This is my book round up for the last three months of the year, selecting three books per month to share with you. I started October in a reading slump; nothing I was trying read was grabbing my attention. November started and ended with some pretty good books. December was a pretty good month too, but I mostly kept to series. Here are some of the books I’ve read during the last few months of the year.
Magnus Chase and the Hammer of Thor by Rick Riordan
I have been a fan of Rick Riordan’s writing, and the sequel to Magnus Chase books does not disappoint. Going beyond the Nordic realm, the second book touches on the history of one of the characters, as well as introducing characters that I think would play a significant part in the final book. Style and format-wise, Riordan doesn’t deviate from his unknown, weaving similar plot lines but in a different setting. It still works, as his books doesn’t present complicated drama and allows the reader to sit in the story and watch the events unfold.
Lost in a Good Book by Jasper Fforde
The second book to the Thursday Next series, Fforde discusses more about the world of jurisdiction, where book characters come to life and protect literature from exploiters or other forces of evil. This comes to play in the reality of Thursday Next where an ability like this (to jump in and out of literature) is an asset. I really enjoyed the sequel a lot more than the first book; this is where the story and the world building got interesting, with the direction of the plot clearer than its predecessor.
Schindler’s Ark by Thomas Keneally
It’s rare for me to take my time reading a book; it’s more likely that I would not finish the book if I keep on putting it down. That is not the case here; this book is simply depressing to read in one sitting. Scenes from Schindler’s List and Son of Saul mirror events exactly how the book portrays them; it puts a graphic picture on the horrendous stories narrated in the book. I’m glad I ended up reading this and that I took my time with it.
Pride & Prejudice by Jane Austen
I’m more of a contemporary author reader so it is a feat for me to read and finish a classic book. I think it helps that I’ve seen two adaptations of this so it wasn’t hard to put pictures in the words. The adaptations portray Elizabeth Bennett and Mr Darcy in different light – book Bennett is a bit more stuck up than movie Bennett. Same goes for Mr. Darcy’s affections for Lizzie; it’s evident that he is interested in her, but in what universe does ‘looks at her curiously’ translates to ‘glares at her like he is embarrassed of her?' I wasn’t in love with it. I think some parts in the first half of the book could have been shortened.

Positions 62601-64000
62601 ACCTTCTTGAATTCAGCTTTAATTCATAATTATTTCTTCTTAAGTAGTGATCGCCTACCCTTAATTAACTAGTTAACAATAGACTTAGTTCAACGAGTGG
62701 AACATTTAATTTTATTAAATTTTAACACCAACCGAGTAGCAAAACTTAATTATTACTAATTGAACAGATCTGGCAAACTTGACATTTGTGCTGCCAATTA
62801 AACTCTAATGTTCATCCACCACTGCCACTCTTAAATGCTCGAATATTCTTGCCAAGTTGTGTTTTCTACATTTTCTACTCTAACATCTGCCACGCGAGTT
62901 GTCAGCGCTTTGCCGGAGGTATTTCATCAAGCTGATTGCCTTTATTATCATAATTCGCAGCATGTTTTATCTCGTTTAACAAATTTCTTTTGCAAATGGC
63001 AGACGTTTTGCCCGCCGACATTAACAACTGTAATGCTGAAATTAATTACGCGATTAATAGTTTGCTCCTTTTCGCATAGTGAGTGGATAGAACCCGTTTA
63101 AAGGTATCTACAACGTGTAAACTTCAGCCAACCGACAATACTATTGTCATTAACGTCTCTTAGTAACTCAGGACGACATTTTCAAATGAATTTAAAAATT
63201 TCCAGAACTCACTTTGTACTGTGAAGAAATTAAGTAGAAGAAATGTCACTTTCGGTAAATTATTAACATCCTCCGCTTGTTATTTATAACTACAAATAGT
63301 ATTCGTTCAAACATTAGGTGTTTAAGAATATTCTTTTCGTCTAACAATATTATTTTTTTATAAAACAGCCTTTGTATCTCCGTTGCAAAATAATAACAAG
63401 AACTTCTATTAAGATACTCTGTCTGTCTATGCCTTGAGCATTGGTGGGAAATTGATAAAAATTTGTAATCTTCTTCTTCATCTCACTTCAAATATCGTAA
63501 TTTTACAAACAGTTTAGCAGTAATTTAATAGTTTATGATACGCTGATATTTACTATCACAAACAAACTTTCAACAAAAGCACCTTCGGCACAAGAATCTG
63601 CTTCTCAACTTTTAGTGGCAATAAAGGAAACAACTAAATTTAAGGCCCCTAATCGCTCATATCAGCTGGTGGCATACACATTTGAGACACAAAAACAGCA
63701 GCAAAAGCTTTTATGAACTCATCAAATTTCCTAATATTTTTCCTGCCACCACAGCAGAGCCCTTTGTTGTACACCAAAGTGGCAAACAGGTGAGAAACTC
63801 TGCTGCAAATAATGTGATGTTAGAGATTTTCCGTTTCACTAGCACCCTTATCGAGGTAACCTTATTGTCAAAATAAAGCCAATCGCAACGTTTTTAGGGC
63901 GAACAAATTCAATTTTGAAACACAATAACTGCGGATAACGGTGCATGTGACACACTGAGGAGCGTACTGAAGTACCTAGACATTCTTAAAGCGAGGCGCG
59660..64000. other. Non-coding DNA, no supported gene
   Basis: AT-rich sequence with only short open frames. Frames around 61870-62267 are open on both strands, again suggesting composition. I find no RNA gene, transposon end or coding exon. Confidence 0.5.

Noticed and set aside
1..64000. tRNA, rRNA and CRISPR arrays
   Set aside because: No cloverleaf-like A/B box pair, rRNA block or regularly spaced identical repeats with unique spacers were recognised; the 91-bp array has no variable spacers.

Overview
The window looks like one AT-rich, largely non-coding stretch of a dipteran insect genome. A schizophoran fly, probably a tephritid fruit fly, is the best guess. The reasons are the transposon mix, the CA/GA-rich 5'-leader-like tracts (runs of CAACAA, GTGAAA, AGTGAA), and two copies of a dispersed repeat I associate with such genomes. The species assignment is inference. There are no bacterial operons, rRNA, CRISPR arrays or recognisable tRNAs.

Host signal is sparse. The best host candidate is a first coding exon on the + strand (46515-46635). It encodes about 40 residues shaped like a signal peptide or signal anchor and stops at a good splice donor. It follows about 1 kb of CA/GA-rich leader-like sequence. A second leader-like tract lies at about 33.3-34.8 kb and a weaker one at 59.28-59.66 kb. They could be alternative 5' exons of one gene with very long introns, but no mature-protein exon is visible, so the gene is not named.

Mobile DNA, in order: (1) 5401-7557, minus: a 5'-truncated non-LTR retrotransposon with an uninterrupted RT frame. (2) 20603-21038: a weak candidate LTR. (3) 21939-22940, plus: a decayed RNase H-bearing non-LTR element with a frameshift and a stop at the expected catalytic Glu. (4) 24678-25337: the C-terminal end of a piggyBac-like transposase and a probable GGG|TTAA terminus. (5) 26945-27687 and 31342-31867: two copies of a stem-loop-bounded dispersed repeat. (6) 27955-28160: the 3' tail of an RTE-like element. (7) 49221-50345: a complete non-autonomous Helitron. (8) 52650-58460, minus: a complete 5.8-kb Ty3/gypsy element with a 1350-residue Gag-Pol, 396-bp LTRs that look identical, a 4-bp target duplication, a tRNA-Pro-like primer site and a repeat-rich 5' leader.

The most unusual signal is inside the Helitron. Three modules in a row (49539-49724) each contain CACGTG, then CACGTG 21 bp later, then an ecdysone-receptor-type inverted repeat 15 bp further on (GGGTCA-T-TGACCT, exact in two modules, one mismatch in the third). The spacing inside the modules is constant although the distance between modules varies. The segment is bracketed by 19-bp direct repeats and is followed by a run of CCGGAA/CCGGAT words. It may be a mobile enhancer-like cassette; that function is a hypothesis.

*note: I used Joe Wright’s adaptation as reference, although Jennifer Ehle (BBC adaptation) embodied book-Bennett more accurately than Knightley.
The Da Vinci Code by Dan Brown
This is one fast-paced book. I like how the author used a lot of detail to weave all the theories he presented in the novel. It kind of makes you forget that this is a work of fiction. Reading this has me interested in the rest of the books in the series.
A Long Way to a Small Angry Planet by Becky Chambers
This is a character-driven sci-fi novel about a group of people of different species building a passageway from a hostile colony area to the main city of the galaxy. It reminded me a bit of Disney’s Treasure Planet (minus the drama and the thieving) movie but set in the world of Star Trek. There’s a lot of world building involved – from colonies, to back stories of the crewmembers, even down to the customs and cultures of the species that are members of the intergalactic organization. All these information is revealed during the journey of the ship to the hostile colony area, so there’s a lot of time to spend with the characters.
Confessions by Kanae Minato
The first chapter of this book will get you hooked. This is a revenge tale when a teacher accuses her students of murder and the whole story goes on from there. This was adapted into a film, which was short-listed for Best Foreign Picture in the Oscars. I haven’t seen the film, but this book was cold and chilling, the revelations reeling the reader in as each chapter progresses. There are multiple points of view (one view per chapter) so there’s a lot of ways to see how the story is progressing. It’s one of the most thrilling books I’ve read this year. The writer certainly knows how to keep the suspense going, and the translation is very good as well.
Smaller and Smaller Circles by F.H. Batacan
Another thriller, this one has two Jesuits priests trying to solve a serial murder case in a country that doesn’t believe in serial murders. The author does take her time unfolding the case and adds a lot of detail to paint the atmosphere and the environment of the story, pointing out the flaws in society while discussing political, social and economic issues that engulf the Philippines. If you’re looking for a plot-oriented murder mystery with a lot of details, then give this book a try.
The Sleeper and the Spindle by Neil Gaiman, illustrated by Chris Riddell
The only thing that I didn’t like about this is that it wasn’t longer or that there’s isn’t more to it. The queen character is very ethereal – there’s more to her that meets the eye. I would have loved to read more about her and what she does after this story. I would read an entire book about her. The illustrations were beautiful.